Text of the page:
Take the Kristall Sauna Wellnesspark in the German state of Thüringen. This particular destination includes one bathing pool with mineral salts, one which features fresh spring water, and another with a good bit of natron water for special healing of body, soul and skin. There are twelve different kinds of saunas, including a “gem sauna,” a “rose quartz sauna,” a “crystal sauna” and a “hay sauna” (heat produced by burning horse feed – seriously?). The saunas also feature a range of temperatures as well as significant and pleasing differences in décor.
As you would expect, there is also a lovely restaurant and a sauna bar where, the website tells you, you may enjoy “leckere” (delicious) cocktails and “wellness beverages.”
Okay, you get it. Geo-thermal hedonism on a grand scale.
Here’s the kicker. In the gut, if you please.
This very thermal bath house recently ran an advertisement for a special event. It was described as a “lange romantische Kristall-Nacht” (long, romantic, crystal night).
You have to be pretty ignorant (or deeply disengaged) to be German and not react – even if you are a youngish person. The words “crystal” and “night” are indelibly joined in German history. Together, they have become the name for a nation-wide pogrom against the Jews of Germany, Austria, and Czechoslovakia in which dedicated Nazis destroyed over two hundred and fifty synagogues and countless stores and homes. Thirty-thousand German Jewish men were dragged off to Dachau.
But please, excuse me. This is not actually the whole kick in the gut.
This special event was scheduled for November 9, which is actually the 75th anniversary of Kristallnacht.
Laugh or cry?
To their credit, the Kristall Sauna Wellnesspark issued an abject apology.
We would like to offer our unreserved apology for the insensitive nomenclature we used for our event on Nov. 09, 2013. OF COURSE that was patently inappropriate. One timid attempt at an explanation: Many of our events receive the affix ‘Kristall’ because of our company branding. That is what happened here, too. We regret this thoroughly, and it goes without saying that this was ENTIRELY unintentional – and believe us, we are quite ashamed ourselves that we made this mistake.
The name of the event has been changed to “the long romantic night.”
So where do we stand on the eve of the 75th anniversary of Kristallnacht?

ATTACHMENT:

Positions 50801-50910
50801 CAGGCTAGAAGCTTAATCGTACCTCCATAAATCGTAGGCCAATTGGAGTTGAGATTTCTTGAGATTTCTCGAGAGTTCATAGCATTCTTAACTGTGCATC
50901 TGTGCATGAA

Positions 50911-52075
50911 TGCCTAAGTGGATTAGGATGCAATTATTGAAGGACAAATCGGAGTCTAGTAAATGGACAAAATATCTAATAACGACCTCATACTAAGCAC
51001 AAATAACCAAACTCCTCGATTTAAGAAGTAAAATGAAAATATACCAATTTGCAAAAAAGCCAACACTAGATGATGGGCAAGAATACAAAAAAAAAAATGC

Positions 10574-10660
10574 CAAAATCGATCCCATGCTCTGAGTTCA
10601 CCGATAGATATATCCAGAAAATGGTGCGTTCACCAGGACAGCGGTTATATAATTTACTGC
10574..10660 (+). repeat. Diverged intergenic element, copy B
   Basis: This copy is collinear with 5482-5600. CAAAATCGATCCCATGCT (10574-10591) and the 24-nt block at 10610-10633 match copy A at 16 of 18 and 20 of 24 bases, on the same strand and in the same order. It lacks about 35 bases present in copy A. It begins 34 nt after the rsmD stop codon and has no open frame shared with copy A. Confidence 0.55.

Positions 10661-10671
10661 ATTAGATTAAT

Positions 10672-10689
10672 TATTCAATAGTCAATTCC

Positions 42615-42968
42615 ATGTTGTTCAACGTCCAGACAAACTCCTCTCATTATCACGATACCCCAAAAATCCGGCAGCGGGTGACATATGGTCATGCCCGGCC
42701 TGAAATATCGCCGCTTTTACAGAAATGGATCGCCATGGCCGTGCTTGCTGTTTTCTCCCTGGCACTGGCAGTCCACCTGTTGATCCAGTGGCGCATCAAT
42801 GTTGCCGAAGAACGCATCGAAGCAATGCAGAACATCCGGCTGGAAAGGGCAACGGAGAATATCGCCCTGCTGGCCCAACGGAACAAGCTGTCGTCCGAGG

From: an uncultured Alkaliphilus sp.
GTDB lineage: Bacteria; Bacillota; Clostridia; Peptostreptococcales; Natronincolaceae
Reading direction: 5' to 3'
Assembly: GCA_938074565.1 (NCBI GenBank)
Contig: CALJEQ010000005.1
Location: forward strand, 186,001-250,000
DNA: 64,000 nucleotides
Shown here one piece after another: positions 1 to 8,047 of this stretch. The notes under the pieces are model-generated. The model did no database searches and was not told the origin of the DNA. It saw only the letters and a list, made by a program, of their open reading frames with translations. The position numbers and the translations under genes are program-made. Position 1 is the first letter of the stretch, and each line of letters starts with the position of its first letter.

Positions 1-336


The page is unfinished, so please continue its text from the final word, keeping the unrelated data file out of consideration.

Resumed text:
Not so good, where remembering, acknowledging, and honoring this particular attempt at genocide is concerned.
My students (including the Jewish ones) have actually been exposed to so much thinly presented material on the Shoah that they enter college convinced that the murder of 12 million souls was a “really bad thing.” But not something that they can distinguish much from other “bad things” that have happened in history. They have learned that there were certain groups that were persecuted, but they know absolutely nothing of the history of European antisemitism that set the stage for the murder of six million Jews.
Understanding the implications of the Holocaust has now been reduced to a generic argument about being nice. Ask my students and they will tell you that the Holocaust teaches us how important it is to be tolerant of people who are different.
I bet that if they had seen this ad in English, they would not have reacted at all – either to laugh or to cry, because they don’t know enough to be aware of the pivotal importance of Kristallnacht.
Look: I do not believe that the way to strengthen Jewish identity is by repeating, ad nauseam (literally) the horrors of the Holocaust. Nor do I believe that we need to assume the worst in this case (that Germans still have not accepted responsibility for what happened under Hitler).
Maybe we can laugh about this. When I told my 22-year-old son about this little gaffe, he remarked dryly, “Gee, do you suppose the decorations included six-pointed stars?”
But the kind of laughter evoked here is the bitterest kind. In less than seven decades, in less than the length of one human life, the Holocaust has been reduced to a nightmare of history—a really bad one, yes, but one of so many, one that is indistinguishable from any other.
The kind of self-indulgence these thermal baths represent is eclipsed – by far – by the self-indulgence of human beings who would rather not contend with the dark and complex questions the Holocaust presents. One wonders if we can ask those questions in a way that leads us to learn something – as a species. Permanently and indelibly.